Judges OK Dealer’s Airstream Ranch Display
Airstream Ranch, a row of partially-buried travel trailers that is a favorite spectacle among highway sightseers, does not violate Hillsborough County, Fla., codes, a three-judge panel has ruled, according to the Tampa Tribune.
The panel last week overturned a Hillsborough County Code Enforcement Board determination that the trailers constituted junk and off-site advertising for the adjacent Bates RV dealership at Interstate 4 and McIntosh Road.
Assistant County Attorney Nancy Y. Takemori, who is handling the case, said she was reviewing the judges’ order and had not decided if she will suggest an appeal.
Lawyer Luke Lirot, who represents Airstream Ranch owner Frank Bates, said he was elated at the decision by three Hillsborough circuit court judges.
Bates said he was “tickled to death” about the victory.
“It’s not every day that you can fight city hall, so to speak, and win,” he said.
Bates, who also owns Bates RV, contends the two-year-old display is art. He said it has been featured in calendars, travel magazines and music videos.
Nearby residents have complained of motorists crowding their neighborhood while using Castlewood Road to get a better look at the creation.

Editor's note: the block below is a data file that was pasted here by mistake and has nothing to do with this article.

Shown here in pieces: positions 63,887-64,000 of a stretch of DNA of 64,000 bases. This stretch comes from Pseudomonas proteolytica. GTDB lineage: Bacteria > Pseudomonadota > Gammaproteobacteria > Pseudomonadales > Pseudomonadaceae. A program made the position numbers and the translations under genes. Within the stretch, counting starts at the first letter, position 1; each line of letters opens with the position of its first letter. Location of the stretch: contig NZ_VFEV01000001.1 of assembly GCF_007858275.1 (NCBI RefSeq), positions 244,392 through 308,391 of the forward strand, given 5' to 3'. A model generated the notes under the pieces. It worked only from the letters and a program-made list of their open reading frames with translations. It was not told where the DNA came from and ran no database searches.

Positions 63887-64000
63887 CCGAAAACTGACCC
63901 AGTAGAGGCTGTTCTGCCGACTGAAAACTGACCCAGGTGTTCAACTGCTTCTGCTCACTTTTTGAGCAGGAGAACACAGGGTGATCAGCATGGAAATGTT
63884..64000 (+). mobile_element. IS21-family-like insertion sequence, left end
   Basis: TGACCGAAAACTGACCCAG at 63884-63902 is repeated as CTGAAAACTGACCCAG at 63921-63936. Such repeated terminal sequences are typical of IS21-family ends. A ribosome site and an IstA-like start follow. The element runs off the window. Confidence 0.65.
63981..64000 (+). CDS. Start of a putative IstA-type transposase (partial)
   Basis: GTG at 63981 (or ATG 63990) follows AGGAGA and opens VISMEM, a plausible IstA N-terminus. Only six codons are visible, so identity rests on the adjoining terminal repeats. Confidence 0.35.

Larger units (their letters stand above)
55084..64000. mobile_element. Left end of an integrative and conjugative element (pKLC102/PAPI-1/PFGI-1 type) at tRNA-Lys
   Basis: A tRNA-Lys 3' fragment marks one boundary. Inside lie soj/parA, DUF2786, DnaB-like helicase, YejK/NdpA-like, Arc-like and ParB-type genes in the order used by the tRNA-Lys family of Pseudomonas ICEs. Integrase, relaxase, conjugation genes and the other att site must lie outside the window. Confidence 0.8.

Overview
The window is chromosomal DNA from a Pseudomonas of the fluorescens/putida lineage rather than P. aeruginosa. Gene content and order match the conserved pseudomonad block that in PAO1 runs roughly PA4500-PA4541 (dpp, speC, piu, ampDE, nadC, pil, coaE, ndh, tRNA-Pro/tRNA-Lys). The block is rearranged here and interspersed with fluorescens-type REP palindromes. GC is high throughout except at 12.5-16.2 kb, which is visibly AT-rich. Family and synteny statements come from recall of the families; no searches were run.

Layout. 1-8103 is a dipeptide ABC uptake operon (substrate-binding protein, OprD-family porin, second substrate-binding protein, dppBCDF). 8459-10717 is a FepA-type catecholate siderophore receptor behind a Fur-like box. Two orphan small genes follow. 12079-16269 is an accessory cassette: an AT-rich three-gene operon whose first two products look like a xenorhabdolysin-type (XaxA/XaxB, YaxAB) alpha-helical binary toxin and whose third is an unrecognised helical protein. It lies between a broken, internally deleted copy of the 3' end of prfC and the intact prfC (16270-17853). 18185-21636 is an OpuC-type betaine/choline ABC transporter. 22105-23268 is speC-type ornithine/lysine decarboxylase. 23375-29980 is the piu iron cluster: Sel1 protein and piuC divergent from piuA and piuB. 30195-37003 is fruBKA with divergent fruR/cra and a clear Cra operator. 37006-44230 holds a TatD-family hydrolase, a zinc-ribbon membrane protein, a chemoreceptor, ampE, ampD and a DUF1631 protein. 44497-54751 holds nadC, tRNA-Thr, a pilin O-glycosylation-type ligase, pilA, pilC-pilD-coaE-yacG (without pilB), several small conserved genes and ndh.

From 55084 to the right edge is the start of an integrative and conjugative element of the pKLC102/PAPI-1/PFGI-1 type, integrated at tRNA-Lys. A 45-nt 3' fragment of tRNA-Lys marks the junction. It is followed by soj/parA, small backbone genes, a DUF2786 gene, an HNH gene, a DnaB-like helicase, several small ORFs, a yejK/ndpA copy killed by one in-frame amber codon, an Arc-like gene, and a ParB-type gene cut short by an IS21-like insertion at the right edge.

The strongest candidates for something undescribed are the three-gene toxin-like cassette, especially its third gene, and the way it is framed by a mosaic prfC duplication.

The judges found there was no “competent, substantial evidence” to support the 2008 code enforcement board’s findings that the display either was junk or any type of nuisance, that it was “open outside storage,” or that it was an improper “off-site sign” advertising Bates RV.
Lirot said his client feels the decision celebrates the freedom of the open road.
The Airstreams emulate the more famous Cadillac Ranch in Amarillo, Texas.
The code enforcement board had ordered the removal of the RVs and levied a fine.
Seven full-sized Airstream trailers and one smaller trailer make up Airstream Ranch. Bates said he may add lighting, possibly with colored lights, and a walkway made of recycled tires now that he’s won the appeal.